New Delhi: India now plans to build a small neutrino detector in Tamil Nadu as a precursor to the bigger underground one that’s already in the works for the state, potentially driving up demand for steel.
The smaller version proposed in Madurai is to kick-start the research aims of the India-based Neutrino Observatory (INO), an underground detector of cosmic particles known as neutrinos, people associated with the projects said.
The smaller detector will also help provide experience to Indian industry that will have to supply nearly 50,000 tonnes of specialized steel for the bigger one—the largest such order for a single project. The steel estimate was made by the INO consortium that consists of the atomic energy department and a plethora of Indian universities.
The INO “will be one of the biggest projects of its kind in the world and so there will be a smaller detector at Madurai that will be a test model for the bigger, underground one”, said R.K. Sinha, chairman of the Atomic Energy Commission.
India already has a much smaller neutrino detector at the Variable Energy Cyclotron Centre, Kolkata, a department of atomic energy research unit, and the construction of the INO will make the country a leading international hub for neutrino research.
“While the land clearances are done, we are yet to begin practical construction such as tendering for the steel, etc.,” said Naba Mondal, spokesperson, INO. “But the smaller detector will help research students already signed up for the programme.”
The detectors will together require about 50,000 tonnes of steel and the proposed one at Madurai will use only some of it and much less equipment than the main detector.
“We expect much of the demand to be supplied bv the Steel Authority of India Ltd, though such a big order cannot be executed by just one supplier,” Sinha said. He added that a formal tendering process would soon be announced.
The INO is expected to cost at least Rs.900 crore and will be built underground and connected to the outside world by a 2km tunnel. It will be funded by the government’s department of atomic energy, the department of science and technology and the University Grants Commission.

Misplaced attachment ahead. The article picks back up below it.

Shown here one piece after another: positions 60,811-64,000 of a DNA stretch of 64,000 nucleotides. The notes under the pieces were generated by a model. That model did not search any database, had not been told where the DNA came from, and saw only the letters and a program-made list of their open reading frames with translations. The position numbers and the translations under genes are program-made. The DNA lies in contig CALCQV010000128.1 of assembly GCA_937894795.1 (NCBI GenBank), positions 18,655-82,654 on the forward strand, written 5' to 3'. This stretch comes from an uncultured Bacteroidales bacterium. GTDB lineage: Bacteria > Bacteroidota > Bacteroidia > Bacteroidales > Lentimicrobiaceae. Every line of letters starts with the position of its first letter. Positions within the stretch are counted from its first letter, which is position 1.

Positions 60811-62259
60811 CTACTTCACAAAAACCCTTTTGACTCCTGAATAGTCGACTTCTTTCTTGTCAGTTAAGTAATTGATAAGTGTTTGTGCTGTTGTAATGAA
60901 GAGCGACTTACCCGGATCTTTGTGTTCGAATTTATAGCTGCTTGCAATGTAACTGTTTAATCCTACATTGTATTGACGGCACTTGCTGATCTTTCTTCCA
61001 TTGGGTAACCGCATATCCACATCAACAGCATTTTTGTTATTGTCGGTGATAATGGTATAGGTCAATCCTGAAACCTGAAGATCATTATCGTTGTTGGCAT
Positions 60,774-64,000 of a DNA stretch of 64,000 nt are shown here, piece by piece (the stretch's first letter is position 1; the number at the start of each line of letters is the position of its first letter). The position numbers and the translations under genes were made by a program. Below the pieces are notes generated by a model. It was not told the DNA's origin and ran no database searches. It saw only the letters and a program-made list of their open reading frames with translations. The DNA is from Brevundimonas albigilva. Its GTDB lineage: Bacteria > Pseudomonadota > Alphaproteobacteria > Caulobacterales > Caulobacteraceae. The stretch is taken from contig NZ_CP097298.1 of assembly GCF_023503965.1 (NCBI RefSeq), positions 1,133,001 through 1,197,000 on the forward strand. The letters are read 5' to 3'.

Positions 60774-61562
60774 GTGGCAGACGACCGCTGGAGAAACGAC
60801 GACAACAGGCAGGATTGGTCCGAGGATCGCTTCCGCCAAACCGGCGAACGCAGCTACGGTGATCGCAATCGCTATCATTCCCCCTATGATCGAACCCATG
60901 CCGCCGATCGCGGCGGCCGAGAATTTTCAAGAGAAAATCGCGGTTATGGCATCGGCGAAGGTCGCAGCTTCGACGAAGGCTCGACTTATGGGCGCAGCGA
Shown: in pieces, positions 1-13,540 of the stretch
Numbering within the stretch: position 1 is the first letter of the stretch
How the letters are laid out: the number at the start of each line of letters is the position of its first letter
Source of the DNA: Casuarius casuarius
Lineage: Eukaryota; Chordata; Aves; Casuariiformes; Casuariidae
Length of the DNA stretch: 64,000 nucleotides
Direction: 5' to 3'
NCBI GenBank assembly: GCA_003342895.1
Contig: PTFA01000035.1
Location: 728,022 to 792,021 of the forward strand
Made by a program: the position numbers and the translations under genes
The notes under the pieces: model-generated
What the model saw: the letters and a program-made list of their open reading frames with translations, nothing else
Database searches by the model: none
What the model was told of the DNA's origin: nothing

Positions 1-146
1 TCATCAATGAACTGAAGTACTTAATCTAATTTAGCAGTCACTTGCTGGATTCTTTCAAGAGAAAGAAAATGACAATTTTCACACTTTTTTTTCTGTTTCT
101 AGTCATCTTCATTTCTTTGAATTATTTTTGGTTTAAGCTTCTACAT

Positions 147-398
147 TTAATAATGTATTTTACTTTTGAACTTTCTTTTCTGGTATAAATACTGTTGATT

The observatory ran into opposition from environmentalists as it was initially proposed to be set up in Mudumalai, close to a tiger reserve, in Tamil Nadu. The detector now has been shifted to Pottipuram in the Bodi West hills of Theni district in the state.
As part of the project, about 150 layers of glass-based detectors known as Resistive Plate Chambers, or RPCs, which will be sandwiched between layers of iron constituting the 50-kiloton, 1.3 Tesla magnet.
Charged particles such as muons produced during the rare interactions of neutrinos with the iron will be detected by the RPCs and tracked in space and time to identify their momentum and charge. The properties of the neutrinos will be inferred from these tracks.
Globally, the study of neutrinos is at the forefront of basic science research in particle physics. These particles, discovered in 1956, are neutral (have no electric charge) with a mass that is almost zero. Though research into these tiny particles have resulted in two Nobel Prizes, scientists still do not know much about them.
Scientists say neutrinos hold vital clues to questions such as the age of the universe and the underlying structure of matter. They travel great distances—sometimes over billions of light years—and being electrically neutral, hardly react with anything. Several experiments are under way globally to understand the fundamental particles of matter, the most high profile of these being the underground Large Hadron Collider at the France-Switzerland border near Geneva, Switzerland. India, which has contributed to the project, announced many new proposals to boost particle research in its 11th Plan (2007-12).